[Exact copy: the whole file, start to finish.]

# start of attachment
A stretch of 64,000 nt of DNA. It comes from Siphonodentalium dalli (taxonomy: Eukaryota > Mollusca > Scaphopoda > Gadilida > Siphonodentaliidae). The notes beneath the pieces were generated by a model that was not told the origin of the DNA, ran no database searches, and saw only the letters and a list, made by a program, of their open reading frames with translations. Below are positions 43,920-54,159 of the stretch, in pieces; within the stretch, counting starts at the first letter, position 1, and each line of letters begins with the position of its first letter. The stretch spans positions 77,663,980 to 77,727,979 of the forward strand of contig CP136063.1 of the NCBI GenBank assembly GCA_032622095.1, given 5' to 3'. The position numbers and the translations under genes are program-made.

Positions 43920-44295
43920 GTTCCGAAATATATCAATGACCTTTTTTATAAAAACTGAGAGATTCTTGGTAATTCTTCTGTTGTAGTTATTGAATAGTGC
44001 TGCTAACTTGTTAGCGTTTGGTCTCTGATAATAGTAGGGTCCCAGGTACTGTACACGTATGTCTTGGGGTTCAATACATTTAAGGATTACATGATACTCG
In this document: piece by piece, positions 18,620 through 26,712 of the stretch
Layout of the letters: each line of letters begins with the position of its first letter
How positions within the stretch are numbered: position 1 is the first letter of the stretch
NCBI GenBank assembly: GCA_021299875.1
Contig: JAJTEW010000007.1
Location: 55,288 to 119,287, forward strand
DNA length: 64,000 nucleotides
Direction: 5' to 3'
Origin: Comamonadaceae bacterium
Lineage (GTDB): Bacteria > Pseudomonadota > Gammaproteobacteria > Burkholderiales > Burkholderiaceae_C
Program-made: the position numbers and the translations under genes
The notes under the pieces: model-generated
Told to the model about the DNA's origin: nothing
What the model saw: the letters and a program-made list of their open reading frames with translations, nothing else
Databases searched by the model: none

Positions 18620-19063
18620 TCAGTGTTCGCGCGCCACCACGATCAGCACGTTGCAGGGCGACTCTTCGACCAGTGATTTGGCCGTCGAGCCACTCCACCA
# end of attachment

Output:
A stretch of 64,000 nt of DNA. It comes from Siphonodentalium dalli (taxonomy: Eukaryota > Mollusca > Scaphopoda > Gadilida > Siphonodentaliidae). The notes beneath the pieces were generated by a model that was not told the origin of the DNA, ran no database searches, and saw only the letters and a list, made by a program, of their open reading frames with translations. Below are positions 43,920-54,159 of the stretch, in pieces; within the stretch, counting starts at the first letter, position 1, and each line of letters begins with the position of its first letter. The stretch spans positions 77,663,980 to 77,727,979 of the forward strand of contig CP136063.1 of the NCBI GenBank assembly GCA_032622095.1, given 5' to 3'. The position numbers and the translations under genes are program-made.

Positions 43920-44295
43920 GTTCCGAAATATATCAATGACCTTTTTTATAAAAACTGAGAGATTCTTGGTAATTCTTCTGTTGTAGTTATTGAATAGTGC
44001 TGCTAACTTGTTAGCGTTTGGTCTCTGATAATAGTAGGGTCCCAGGTACTGTACACGTATGTCTTGGGGTTCAATACATTTAAGGATTACATGATACTCG
In this document: piece by piece, positions 18,620 through 26,712 of the stretch
Layout of the letters: each line of letters begins with the position of its first letter
How positions within the stretch are numbered: position 1 is the first letter of the stretch
NCBI GenBank assembly: GCA_021299875.1
Contig: JAJTEW010000007.1
Location: 55,288 to 119,287, forward strand
DNA length: 64,000 nucleotides
Direction: 5' to 3'
Origin: Comamonadaceae bacterium
Lineage (GTDB): Bacteria > Pseudomonadota > Gammaproteobacteria > Burkholderiales > Burkholderiaceae_C
Program-made: the position numbers and the translations under genes
The notes under the pieces: model-generated
Told to the model about the DNA's origin: nothing
What the model saw: the letters and a program-made list of their open reading frames with translations, nothing else
Databases searched by the model: none

Positions 18620-19063
18620 TCAGTGTTCGCGCGCCACCACGATCAGCACGTTGCAGGGCGACTCTTCGACCAGTGATTTGGCCGTCGAGCCACTCCACCA